“You can be a brilliant actor and everyone wants you in everything but that's not what it's like for me, it's more like hacking away at the north face of the Eiger.”
The hacking away is bearing fruit with the new show. It’s about a political fixer based in Washington, now with a name sullied by something he didn't do, who has become an amoral gun for hire.
"Like someone from The West Wing went feral, went off the grid,” Izzard explains. “If Josh from The West Wing got pushed out with all those skills and went around doing all the things that Nixon had people doing."
Another somewhat gritty drama may seem odd given his worldwide reputation for off-the-cuff comedy and flights of fantasy that stretch from God to Darth Vader. However, it’s obvious that unless the remaining members of Monty Python fulfill his childhood dream and invite him to be the new member, Eddie Izzard feels no need to create comedy programs or seek out comic roles on film and TV when live performances provide that outlet.
"I enjoy the dramatic roles, which is very annoying for agents because they say, 'just do the comedy roles and you’ll get more money', so not everybody understands why I don't do it. [But] I always wanted to do drama when I was a kid. I went away from it for so long because comedy got going but then I thought, fuck it, I'm going to go for both of them," says Izzard who recently finished a three month run performing in France, wholly in French.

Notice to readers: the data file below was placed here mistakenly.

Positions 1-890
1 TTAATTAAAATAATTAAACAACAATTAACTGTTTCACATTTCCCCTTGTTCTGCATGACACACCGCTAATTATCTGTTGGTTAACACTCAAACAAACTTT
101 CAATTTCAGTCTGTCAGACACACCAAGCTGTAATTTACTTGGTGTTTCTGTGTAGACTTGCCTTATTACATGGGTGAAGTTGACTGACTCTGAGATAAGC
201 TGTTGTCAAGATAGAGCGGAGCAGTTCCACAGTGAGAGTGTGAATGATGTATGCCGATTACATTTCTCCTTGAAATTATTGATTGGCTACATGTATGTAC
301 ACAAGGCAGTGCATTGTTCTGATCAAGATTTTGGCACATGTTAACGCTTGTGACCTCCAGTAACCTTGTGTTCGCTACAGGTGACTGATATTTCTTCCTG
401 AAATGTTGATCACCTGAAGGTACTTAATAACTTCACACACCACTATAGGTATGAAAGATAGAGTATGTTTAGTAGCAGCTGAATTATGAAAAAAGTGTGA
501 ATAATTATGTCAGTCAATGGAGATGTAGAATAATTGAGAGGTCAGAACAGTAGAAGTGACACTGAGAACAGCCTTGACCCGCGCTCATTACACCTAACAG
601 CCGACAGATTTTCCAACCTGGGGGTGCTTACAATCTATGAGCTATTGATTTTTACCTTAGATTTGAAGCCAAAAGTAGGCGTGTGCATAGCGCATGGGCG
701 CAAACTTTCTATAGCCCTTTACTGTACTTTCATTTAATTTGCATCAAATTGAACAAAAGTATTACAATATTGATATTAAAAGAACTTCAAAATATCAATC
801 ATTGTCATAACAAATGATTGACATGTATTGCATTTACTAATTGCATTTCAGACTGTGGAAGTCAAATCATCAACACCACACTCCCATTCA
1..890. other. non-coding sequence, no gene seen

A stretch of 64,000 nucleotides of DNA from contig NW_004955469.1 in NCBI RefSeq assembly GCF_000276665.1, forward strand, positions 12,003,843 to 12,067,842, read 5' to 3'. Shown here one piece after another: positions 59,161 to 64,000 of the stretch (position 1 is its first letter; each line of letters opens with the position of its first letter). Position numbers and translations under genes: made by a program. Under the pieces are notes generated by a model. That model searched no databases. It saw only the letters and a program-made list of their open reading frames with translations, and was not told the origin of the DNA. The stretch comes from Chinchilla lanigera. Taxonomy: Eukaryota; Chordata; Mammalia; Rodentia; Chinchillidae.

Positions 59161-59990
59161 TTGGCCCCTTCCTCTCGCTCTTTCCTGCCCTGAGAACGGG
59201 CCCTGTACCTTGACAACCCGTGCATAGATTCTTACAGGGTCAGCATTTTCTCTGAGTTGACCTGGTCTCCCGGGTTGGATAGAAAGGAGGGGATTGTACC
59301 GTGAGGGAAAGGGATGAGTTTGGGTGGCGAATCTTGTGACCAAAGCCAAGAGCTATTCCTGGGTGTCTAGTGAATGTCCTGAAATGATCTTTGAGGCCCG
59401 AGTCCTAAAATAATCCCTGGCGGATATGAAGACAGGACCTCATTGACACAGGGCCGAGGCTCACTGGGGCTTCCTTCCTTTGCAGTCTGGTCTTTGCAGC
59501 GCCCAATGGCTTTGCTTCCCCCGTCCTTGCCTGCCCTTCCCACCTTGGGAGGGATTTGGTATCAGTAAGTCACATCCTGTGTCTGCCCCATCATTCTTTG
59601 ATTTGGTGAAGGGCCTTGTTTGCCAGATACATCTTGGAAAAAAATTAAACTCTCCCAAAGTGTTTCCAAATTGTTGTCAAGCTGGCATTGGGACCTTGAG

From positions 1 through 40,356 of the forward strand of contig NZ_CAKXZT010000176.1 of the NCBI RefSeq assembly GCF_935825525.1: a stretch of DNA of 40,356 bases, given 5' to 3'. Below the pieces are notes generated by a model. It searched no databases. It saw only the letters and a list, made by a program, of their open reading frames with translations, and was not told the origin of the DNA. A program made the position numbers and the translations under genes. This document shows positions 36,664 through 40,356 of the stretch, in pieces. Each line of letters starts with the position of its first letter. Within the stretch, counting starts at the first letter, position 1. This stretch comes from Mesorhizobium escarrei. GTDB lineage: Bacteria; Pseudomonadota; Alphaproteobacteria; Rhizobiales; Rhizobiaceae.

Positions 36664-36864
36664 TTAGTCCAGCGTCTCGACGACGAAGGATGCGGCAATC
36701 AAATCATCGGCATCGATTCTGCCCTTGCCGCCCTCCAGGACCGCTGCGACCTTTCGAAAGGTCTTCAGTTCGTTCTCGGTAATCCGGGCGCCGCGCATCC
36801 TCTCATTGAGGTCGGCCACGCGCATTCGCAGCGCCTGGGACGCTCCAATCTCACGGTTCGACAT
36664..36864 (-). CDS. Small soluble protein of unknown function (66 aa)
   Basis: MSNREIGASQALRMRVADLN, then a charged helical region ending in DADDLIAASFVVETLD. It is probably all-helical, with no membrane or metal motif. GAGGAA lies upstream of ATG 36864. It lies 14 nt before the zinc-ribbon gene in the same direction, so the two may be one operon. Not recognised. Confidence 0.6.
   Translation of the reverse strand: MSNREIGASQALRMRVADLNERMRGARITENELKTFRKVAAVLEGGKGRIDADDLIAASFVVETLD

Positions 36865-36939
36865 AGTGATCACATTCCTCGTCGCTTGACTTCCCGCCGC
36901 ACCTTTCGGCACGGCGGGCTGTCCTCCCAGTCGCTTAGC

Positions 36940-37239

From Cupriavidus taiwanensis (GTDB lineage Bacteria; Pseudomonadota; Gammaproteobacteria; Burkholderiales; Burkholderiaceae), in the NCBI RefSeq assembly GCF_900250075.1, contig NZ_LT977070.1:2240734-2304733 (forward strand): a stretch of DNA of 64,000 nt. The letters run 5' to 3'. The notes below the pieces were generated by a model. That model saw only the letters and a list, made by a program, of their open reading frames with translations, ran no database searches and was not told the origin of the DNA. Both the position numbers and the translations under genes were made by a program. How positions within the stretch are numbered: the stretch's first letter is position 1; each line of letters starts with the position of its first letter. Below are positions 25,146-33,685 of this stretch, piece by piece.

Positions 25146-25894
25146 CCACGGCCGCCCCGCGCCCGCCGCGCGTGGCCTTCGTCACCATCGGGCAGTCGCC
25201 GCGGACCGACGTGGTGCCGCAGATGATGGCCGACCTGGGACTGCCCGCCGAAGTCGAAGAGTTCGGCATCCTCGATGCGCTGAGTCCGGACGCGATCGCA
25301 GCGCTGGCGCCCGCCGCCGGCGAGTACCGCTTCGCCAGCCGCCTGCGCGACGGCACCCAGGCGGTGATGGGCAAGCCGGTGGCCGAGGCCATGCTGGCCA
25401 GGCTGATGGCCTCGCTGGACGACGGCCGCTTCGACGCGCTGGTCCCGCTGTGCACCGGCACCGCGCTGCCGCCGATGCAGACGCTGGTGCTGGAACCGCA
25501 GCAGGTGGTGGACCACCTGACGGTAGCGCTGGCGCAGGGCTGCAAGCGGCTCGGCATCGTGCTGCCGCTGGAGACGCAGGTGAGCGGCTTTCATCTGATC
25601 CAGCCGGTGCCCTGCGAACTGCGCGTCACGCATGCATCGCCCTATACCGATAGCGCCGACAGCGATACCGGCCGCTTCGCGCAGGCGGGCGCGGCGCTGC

"I want to push an edge out in the comedy and do it in India and in German in Germany, in Russian in Russia, Arabic in an Arabic country. I've got all those things to do so I don't need to do great comedy roles.”
Still, why does he do the comedy at all? Why does he put himself through the rigours of live performance?
He admits that "it's a bit greedy having a comedy career and a drama career" but “I try to do only things that give me pleasure", including learning to fly in late adulthood. That way he can appear in a “Goodfellas-like, give me the fucking money” Treasure Island, playing Long John Silver (learning that when working with parrots it's best to act into the wind) and still dream of flying a Spitfire between comedy shows across Europe.
“With the comedy I try to make myself laugh,” he says. “I ad-lib in every show. In the French shows, by the last week five out of the six improvised bits I did, the French came out perfectly. Ad-libbing in French? It made me laugh, it made them laugh.
“So the comedy thing I do because I like it. It also earns money. I don't do adverts, I only do creative work."
He talks about how while it may not amuse him exactly, dramatic acting does thrill him, explaining the deep pleasure of getting a scene right amid the dust of a desert location or the bustle of a film set filled with crew, hangers on and an anxious director.
And if he needs more action there’s always his charity work, which once had him run seven weeks of ultra-marathons, and dreams of a political career one day. Somewhere in all that is the Spitfire dream.